Why Leeza Gibbons Just Bought a Senior Care Franchise
Like so many others before her, Gibbons entered the business of caregiving out of necessity. When her mother was diagnosed with Alzheimer's in 2000, the entire family found themselves at a loss in how to react.
"We were fumbling through it, just numb with frustration and pain," says Gibbons. "You just become paralyzed by this sense of being assaulted by all you don't know."
Gibbons was already a high-flying television personality when her mother got sick. Her eponymous NBC daytime talk show Leeza was on air from 1993 to 1999, and Gibbons had done everything from guest star on The Simpsons and The Fresh Prince of Bel-Air to host Entertainment Tonight.
Her mother's illness forced her to reevaluate her priorities. "I think that in my 20s and early 30s I was just on a trailblazing path… I was just moving so fast," she says. "I think that the instruction and the information that I got from [my mother's] diagnosis has been such a pivotal shift in my life and such a positive one, ironically. It taught me lessons that I don't know I could have learned any other way."
As she and her family struggled to find information and a community of support, Gibbons became invested in making sure other families didn't have to face Alzheimer's alone. In 2002, she founded the nonprofit Leeza's Care Connection, which provides free services and information to caregivers. Programs include educational seminars, support groups and social events that help build a community of caregivers.
It was through Leeza's Care Connection that Gibbons began working with Senior Helpers. The senior in-home care franchise founded in 2002 today has 277 locations. Senior Helpers caught Gibbons' attention due to its Senior Gems program, a program focused on Alzheimer's and dementia care that emphasizes a positive, individualized approach to support.
"In many ways I chose [Senior Helpers] and in other ways, it chose me," says Gibbons. "I had the chance to see from the inside out what a difference this organization makes in the in-home care industry."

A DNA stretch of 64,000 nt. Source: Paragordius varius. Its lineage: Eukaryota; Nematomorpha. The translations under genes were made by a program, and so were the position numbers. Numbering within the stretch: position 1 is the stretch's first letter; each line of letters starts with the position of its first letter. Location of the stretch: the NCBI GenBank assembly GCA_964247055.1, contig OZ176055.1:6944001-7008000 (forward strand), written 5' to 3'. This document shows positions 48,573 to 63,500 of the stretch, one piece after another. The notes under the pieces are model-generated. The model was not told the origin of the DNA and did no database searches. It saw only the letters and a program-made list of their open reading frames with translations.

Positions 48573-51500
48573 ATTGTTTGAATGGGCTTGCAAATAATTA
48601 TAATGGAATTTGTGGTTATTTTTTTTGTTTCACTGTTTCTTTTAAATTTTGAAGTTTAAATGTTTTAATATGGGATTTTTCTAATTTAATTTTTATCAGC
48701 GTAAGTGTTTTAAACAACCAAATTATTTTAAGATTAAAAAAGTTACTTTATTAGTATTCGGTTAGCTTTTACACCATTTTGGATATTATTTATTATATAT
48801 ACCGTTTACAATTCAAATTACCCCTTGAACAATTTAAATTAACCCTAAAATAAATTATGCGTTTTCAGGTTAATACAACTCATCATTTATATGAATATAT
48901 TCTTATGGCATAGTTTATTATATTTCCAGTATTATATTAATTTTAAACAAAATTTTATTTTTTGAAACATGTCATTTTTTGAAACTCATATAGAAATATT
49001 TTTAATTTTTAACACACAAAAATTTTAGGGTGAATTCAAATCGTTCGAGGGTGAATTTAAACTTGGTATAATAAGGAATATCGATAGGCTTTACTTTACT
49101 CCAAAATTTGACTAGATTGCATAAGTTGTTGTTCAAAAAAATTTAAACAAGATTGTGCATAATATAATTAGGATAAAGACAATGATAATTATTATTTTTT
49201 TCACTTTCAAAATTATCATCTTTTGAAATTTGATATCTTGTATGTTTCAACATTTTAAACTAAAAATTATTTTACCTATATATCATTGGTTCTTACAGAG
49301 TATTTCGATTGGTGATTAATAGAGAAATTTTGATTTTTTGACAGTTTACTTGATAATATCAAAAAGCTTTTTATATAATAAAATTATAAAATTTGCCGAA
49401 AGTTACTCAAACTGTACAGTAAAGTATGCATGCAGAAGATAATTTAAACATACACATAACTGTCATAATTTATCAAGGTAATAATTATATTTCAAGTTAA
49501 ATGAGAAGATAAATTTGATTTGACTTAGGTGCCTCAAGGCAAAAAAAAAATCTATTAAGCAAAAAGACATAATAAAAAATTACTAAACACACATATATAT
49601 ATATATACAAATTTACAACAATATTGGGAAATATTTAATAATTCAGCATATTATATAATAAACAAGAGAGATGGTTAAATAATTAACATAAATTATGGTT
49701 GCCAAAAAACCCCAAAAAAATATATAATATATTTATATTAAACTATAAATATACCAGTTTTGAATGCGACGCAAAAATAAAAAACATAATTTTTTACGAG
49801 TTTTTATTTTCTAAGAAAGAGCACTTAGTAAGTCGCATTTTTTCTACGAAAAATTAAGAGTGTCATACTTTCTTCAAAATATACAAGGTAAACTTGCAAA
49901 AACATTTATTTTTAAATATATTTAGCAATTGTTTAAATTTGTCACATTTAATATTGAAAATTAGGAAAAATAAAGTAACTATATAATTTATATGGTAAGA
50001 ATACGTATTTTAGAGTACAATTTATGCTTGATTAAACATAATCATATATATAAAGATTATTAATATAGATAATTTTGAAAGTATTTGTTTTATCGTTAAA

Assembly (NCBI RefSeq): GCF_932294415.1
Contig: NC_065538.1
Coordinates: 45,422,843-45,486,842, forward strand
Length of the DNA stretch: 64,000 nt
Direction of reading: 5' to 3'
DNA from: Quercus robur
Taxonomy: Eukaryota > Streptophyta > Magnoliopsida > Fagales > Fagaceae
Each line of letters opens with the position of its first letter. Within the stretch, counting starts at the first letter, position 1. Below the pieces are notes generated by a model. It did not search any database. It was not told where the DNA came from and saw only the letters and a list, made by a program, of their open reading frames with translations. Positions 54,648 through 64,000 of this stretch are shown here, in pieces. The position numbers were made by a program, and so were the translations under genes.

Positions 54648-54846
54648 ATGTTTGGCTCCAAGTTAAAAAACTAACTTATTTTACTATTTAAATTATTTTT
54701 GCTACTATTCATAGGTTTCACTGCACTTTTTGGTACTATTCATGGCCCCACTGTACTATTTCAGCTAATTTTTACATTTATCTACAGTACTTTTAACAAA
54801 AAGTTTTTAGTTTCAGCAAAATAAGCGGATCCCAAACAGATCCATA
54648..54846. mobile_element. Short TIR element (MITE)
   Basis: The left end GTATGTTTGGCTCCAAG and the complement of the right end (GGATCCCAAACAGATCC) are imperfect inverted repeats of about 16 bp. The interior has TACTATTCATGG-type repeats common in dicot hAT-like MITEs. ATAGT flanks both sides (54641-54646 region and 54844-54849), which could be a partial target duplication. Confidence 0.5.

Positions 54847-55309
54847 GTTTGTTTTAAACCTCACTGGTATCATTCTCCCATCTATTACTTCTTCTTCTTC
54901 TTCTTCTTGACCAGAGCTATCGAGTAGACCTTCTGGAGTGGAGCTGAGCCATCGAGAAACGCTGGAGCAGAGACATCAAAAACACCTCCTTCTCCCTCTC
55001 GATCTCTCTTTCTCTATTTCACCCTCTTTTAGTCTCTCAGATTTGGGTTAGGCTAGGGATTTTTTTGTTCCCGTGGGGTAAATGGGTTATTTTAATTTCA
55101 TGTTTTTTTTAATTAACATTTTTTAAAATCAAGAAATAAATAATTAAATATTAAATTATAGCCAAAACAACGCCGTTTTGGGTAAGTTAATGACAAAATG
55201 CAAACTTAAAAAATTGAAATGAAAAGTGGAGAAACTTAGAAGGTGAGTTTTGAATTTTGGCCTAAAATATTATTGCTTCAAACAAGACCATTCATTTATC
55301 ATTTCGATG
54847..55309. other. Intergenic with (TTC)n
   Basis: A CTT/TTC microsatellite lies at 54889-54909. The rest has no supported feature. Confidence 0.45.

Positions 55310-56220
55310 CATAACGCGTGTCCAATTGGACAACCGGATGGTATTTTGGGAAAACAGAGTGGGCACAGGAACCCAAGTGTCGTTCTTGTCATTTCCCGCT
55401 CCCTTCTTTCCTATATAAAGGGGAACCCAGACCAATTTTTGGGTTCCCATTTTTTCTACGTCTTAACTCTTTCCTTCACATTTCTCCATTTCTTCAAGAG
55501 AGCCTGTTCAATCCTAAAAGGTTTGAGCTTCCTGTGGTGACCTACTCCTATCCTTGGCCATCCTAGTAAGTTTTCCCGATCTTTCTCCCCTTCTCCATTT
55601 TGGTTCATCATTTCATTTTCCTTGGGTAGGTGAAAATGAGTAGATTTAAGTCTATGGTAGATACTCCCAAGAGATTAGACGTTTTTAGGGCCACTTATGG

For Gibbons, becoming a Senior Helpers franchisee is a continuation of the work she has done and will continue to do at Leeza's Care Connection. However, she is quick to say that she realizes Senior Helpers is a business at its core.
"This is clearly a money-making franchise. Let's make no mistake about it," says Gibbons. "I want to align myself with people who know how to win, people who do things right."
From an entrepreneurial standpoint, now is the perfect time to get into the senior care market. The home health-care sector is currently the fastest growing industry in America, according to a 2012 Bureau of Labor Statistics report. And demand will likely only rise as the proportion of the American population over 90 continues to rapidly widen.
Senior Helpers is also poised for swift growth. In the last five years, the franchise reports its system-wide revenue has jumped from $27 million to $189 million. Revenue per unit has increased more than 380 percent in the same period, from $151,000 to $735,000. Gibbons says it’s a great opportunity for potential franchisees, with low costs and no need for a huge startup investment.
Economics aside, Gibbons' involvement in Senior Helpers is still one based in family. While her mother passed away in 2008, Gibbons says she continues to be guided by her as she develops her entrepreneurial skills. And, she's quick to mention, that's hands-on entrepreneurship: Gibbons is currently taking classes on how to lead a Senior Helpers franchise and is eager to learn the nitty-gritty details of owning an in-home care franchise.
"This is an extension of my family. This is an extension of work I have built over the last years," she says. "It is my intention to fill it with my soul."
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